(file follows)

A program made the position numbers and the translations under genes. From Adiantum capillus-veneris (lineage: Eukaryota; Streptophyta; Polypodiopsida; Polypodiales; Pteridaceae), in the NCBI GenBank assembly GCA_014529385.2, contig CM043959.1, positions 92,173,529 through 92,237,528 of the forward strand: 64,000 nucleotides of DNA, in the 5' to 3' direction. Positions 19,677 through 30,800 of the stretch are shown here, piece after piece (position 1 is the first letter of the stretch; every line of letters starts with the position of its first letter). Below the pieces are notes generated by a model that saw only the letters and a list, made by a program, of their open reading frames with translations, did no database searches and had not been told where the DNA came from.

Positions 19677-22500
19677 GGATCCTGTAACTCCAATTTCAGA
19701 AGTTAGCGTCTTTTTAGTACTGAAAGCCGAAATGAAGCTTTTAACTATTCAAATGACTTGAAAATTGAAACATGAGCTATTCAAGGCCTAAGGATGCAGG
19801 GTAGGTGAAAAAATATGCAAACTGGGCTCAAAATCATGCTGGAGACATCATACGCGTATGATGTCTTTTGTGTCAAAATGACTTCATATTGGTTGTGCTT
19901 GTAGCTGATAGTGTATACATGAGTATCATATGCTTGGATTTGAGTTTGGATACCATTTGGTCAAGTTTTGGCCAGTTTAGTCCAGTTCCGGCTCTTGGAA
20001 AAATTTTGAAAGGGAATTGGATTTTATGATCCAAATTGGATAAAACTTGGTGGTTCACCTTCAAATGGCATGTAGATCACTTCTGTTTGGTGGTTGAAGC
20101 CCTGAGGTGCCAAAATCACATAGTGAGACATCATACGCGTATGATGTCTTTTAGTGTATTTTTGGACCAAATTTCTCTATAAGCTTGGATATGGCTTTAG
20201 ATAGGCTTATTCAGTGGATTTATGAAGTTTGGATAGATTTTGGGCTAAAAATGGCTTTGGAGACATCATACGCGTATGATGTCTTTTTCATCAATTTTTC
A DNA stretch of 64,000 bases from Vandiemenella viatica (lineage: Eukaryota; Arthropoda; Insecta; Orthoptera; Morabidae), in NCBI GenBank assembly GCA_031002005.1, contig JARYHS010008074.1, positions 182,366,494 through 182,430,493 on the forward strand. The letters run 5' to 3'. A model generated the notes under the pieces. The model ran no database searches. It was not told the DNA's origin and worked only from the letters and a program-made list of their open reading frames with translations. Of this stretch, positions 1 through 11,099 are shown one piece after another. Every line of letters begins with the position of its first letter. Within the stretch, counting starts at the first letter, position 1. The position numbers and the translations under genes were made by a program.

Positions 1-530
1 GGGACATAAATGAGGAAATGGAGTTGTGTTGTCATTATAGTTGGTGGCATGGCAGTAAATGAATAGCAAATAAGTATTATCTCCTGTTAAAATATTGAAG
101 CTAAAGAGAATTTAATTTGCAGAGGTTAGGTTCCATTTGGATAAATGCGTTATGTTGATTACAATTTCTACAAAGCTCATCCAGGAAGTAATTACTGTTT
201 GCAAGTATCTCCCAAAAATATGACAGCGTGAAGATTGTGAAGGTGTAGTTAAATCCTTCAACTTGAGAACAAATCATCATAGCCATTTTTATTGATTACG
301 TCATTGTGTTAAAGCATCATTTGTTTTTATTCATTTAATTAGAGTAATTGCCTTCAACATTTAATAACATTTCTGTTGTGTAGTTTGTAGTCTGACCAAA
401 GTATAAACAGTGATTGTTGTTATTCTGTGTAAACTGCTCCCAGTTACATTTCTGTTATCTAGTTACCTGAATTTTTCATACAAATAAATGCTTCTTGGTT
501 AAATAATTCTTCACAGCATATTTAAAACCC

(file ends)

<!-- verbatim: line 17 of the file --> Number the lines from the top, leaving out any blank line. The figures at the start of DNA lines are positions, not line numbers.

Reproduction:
501 AAATAATTCTTCACAGCATATTTAAAACCC